As the Austin bomber sensed that authorities were closing in on him on Tuesday night, he took out his cell phone and recorded a 25-minute video confessing to building the explosive devices – but didn’t explain why he targeted his victims, interim Austin police Chief Brian Manley said.
“It is the outcry of a very challenged young man talking about challenges in his life that led him to this point,” the interim chief said. “I know everybody is interested in a motive and understanding why. And we’re never going to be able to put a (rationale) behind these acts,” Manley told reporters Wednesday night.
The video made by Mark Anthony Conditt, whose string of package bombs killed two people and wounded five in Texas, was found on his cell phone when police recovered his body Wednesday morning. The cell phone was in Conditt’s possession at the time of his death, police said.
Manley says that Conditt did not make any terror- or hate-related references in the confession.
Hours after he made the video, police found Conditt leaving a hotel. They followed him until they made a move to stop him from getting on an interstate and Conditt ended up in a ditch.
Authorities say Conditt, 23, killed himself with his last explosive device.
Federal agents went to the bomber’s home Wednesday while police interviewed his roommates, attempting to determine whether any bombs remained and if Conditt acted alone.
• Authorities think they have accounted for every bomb Conditt made, Manley said.
• The interim chief said the bomber indicated in his video that he would have continued his attacks if police hadn’t been getting close to finding him.
• Conditt, 23, lived in Pflugerville, a city just outside Austin, officials said.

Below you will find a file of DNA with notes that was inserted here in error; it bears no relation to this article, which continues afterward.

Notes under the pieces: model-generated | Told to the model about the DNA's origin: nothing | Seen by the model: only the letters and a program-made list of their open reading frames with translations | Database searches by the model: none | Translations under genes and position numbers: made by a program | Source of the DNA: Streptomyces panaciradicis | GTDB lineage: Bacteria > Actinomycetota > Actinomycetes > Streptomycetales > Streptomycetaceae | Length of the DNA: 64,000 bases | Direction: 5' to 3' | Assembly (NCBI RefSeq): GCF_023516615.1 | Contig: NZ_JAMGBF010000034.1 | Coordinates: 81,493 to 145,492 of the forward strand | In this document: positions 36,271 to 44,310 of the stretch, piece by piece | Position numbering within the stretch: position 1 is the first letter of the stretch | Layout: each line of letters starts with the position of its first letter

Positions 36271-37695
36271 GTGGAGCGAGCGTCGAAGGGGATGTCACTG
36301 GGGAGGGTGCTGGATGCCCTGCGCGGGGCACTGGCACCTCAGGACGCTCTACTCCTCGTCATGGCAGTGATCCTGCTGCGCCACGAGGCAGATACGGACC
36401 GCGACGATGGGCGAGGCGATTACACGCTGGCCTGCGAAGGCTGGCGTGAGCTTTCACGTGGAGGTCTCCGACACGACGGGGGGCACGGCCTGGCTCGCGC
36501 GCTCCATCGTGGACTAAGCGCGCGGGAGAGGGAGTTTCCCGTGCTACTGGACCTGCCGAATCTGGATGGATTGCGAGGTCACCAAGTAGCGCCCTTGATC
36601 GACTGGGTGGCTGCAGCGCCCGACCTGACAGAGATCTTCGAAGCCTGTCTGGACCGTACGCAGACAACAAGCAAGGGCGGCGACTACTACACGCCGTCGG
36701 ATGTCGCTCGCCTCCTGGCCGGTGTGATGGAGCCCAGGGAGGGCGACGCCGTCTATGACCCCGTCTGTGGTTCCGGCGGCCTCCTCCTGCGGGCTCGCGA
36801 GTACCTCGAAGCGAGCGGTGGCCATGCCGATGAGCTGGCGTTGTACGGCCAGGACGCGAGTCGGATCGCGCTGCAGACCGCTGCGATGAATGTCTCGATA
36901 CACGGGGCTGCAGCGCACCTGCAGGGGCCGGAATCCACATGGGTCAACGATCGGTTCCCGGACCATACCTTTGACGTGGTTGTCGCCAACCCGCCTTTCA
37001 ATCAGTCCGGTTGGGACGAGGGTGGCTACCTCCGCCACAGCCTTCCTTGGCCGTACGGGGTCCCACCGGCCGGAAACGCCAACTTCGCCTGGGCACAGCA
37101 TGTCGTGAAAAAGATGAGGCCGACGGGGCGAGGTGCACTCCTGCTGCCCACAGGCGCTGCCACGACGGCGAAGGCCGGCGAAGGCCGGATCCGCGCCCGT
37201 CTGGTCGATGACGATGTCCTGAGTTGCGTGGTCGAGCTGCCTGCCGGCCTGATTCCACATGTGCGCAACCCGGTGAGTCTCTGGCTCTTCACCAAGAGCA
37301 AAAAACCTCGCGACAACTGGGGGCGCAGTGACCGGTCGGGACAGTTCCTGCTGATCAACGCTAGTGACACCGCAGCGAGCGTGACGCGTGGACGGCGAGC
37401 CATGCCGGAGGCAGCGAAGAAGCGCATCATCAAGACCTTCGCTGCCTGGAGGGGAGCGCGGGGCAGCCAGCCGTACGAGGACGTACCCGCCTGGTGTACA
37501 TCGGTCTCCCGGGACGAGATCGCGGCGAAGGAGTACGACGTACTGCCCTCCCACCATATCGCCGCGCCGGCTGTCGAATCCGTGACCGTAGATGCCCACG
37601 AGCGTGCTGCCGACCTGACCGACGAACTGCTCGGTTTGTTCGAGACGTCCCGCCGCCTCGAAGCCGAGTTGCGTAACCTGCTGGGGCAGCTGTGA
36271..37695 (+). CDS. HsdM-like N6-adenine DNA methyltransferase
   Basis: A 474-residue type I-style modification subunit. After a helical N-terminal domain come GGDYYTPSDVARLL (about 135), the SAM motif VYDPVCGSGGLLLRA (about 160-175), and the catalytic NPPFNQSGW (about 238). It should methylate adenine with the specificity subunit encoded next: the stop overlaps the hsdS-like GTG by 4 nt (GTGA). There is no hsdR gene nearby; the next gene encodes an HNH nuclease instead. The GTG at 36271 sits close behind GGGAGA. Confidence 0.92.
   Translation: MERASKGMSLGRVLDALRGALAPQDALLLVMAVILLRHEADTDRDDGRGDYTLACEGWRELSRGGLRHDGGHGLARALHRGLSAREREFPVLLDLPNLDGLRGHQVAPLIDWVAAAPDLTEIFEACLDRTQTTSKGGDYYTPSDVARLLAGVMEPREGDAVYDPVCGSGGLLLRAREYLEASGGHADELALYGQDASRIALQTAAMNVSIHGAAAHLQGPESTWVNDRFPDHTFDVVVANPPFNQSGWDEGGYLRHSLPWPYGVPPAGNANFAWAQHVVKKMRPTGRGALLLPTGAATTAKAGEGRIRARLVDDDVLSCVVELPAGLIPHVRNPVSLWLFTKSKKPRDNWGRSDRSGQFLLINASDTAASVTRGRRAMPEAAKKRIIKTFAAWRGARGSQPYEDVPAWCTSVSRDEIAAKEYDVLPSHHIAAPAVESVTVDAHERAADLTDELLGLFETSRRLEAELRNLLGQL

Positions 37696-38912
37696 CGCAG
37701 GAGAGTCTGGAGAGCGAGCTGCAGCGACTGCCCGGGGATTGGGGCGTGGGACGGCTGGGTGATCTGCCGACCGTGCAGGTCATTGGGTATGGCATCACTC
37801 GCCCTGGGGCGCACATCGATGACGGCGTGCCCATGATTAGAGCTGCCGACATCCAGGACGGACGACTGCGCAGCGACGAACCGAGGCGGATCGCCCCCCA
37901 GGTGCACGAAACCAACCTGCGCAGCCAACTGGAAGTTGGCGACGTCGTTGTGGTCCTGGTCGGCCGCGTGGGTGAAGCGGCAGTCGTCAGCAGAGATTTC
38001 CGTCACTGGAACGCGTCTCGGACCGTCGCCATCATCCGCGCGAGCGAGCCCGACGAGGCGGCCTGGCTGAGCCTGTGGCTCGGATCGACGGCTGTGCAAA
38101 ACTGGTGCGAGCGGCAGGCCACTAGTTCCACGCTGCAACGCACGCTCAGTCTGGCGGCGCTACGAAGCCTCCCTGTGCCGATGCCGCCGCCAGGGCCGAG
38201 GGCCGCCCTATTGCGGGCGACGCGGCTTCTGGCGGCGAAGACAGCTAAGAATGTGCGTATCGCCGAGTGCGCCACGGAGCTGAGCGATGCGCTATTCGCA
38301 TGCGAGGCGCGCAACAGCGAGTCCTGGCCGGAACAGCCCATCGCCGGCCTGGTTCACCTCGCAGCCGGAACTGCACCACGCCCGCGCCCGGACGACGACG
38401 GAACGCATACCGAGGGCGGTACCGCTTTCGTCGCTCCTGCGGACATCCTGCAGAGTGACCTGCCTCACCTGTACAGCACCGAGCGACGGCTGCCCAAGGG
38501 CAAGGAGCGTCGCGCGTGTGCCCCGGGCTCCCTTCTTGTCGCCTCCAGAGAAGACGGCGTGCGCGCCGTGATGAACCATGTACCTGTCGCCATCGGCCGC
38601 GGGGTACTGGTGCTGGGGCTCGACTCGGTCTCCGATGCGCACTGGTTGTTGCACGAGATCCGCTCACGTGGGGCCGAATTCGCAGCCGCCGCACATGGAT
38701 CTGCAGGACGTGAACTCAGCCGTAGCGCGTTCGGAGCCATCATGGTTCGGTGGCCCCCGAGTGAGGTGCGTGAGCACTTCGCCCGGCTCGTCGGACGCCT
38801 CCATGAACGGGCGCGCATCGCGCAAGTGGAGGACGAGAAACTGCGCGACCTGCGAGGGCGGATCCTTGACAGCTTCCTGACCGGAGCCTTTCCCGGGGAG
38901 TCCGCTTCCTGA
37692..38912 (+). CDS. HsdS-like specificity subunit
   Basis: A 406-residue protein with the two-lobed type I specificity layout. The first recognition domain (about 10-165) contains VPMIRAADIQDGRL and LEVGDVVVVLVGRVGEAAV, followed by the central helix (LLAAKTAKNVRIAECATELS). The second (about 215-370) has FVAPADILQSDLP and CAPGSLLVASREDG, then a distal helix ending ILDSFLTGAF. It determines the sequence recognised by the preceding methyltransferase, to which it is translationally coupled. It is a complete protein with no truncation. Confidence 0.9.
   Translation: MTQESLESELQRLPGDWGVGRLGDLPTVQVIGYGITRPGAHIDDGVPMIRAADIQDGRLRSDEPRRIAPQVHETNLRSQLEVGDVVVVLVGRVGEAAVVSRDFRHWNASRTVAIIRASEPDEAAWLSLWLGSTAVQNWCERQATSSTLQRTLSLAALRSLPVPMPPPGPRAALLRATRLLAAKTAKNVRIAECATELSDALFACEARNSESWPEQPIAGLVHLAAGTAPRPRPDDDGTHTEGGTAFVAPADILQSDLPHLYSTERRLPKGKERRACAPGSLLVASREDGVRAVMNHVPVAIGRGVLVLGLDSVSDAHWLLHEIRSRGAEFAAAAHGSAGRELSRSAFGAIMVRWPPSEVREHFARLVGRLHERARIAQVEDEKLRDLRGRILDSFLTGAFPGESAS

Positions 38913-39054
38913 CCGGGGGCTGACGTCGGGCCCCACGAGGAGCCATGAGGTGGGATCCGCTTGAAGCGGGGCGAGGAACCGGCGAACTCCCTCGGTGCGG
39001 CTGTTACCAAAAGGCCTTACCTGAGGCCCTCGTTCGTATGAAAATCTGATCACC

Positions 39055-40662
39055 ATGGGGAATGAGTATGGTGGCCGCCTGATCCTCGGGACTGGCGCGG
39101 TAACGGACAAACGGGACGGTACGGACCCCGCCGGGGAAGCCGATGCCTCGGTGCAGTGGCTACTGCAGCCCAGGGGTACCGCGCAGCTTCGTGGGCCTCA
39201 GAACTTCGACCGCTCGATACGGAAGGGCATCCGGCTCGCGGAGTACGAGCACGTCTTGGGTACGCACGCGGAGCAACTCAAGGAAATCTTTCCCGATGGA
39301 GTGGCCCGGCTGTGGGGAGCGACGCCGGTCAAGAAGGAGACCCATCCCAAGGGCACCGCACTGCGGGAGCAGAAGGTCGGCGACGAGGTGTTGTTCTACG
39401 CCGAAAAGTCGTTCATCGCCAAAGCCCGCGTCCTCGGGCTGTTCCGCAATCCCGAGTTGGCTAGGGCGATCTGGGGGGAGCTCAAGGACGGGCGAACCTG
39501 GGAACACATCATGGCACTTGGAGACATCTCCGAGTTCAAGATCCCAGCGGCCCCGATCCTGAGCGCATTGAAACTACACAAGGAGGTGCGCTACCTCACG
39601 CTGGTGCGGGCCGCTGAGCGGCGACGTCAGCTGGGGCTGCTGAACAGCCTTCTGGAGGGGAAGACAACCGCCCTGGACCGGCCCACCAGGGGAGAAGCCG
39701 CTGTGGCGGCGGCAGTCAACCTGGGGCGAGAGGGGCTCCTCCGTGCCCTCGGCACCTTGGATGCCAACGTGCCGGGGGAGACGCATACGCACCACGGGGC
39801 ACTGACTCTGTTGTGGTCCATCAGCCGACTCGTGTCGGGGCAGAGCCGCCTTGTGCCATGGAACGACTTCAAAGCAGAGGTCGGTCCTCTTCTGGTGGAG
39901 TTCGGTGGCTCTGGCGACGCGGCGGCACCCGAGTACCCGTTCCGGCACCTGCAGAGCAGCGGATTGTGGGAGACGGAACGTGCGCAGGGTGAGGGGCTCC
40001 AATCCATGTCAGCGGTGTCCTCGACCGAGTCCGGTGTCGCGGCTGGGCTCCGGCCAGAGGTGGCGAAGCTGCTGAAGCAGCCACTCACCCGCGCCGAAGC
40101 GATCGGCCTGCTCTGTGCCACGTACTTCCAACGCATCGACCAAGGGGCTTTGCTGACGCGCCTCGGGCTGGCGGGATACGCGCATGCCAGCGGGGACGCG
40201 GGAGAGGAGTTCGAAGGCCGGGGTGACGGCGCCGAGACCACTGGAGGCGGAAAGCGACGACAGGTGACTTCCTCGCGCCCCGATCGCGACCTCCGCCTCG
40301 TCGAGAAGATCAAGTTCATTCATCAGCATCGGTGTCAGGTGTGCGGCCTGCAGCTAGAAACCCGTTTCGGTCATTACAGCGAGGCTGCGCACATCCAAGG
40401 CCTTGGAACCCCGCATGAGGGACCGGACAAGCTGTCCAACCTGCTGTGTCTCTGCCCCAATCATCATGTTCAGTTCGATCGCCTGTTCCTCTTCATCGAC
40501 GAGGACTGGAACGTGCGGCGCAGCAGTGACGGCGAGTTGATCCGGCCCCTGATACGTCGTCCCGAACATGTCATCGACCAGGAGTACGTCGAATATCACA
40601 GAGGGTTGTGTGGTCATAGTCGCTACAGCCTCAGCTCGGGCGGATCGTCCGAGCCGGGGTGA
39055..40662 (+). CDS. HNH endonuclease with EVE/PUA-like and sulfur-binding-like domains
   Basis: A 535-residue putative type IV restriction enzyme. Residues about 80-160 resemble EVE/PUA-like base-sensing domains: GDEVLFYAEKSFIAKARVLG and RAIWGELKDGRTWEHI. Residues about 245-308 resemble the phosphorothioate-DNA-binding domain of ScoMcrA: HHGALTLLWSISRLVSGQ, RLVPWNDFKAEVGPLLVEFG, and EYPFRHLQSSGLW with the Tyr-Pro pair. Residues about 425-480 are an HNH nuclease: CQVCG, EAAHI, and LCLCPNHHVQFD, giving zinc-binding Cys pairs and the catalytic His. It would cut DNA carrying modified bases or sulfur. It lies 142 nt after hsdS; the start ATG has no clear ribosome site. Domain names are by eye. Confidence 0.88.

• Officers detained and questioned Conditt’s two roommates Wednesday. Neither person was under arrest, Austin police said.
• An arrest warrant for Conditt and a criminal complaint charging him with one count of unlawful possession and transfer of a destructive device were filed Tuesday night, authorities said. An affidavit detailing the reasons for the warrant and charge is under seal, they said.
• An aunt of Conditt’s said her family is “devastated and broken at the news that our family could be involved in such an awful way.”
• Austin police on Wednesday morning conducted a “follow-up investigation” at the FedEx facility where an intact bomb was found a day earlier, the agency tweeted. The building was temporarily evacuated, but police said normal business “will resume.”
• Conditt was an Austin Community College student from 2010 to 2012 but did not graduate, the school said.
No more bombs found
Fred Milanowski, the special agent in charge for the Bureau of Alcohol, Tobacco, Firearms and Explosives’ Houston office, said one room in the house in Pflugerville where Conditt lived had components for making similar bombs to the ones that exploded in a string of incidents this month. There was also similar homemade explosive material in the room.
No finished bombs were found, he said.
In response to a question from CNN on how the bomber could have kept his activities from his roommates, Milanowksi said there was a room with a lock on it, but he didn’t specify whether it was the same room where the bombmaking material were found.
Neighbor Mark Roessler said agents were there Wednesday morning and stopped him when he walked down his driveway to see what was going on.
Roessler said he very seldom saw Conditt and usually only in passing.
“He was a quiet, very polite, respectful young man,” he said. “Conversations that I had with him and with the family were all nothing that would ever lead you to believe that anything like this could ever be possible.”
Conditt blew himself up as police approached, police say
An arrest warrant was issued Tuesday night for Conditt’s arrest.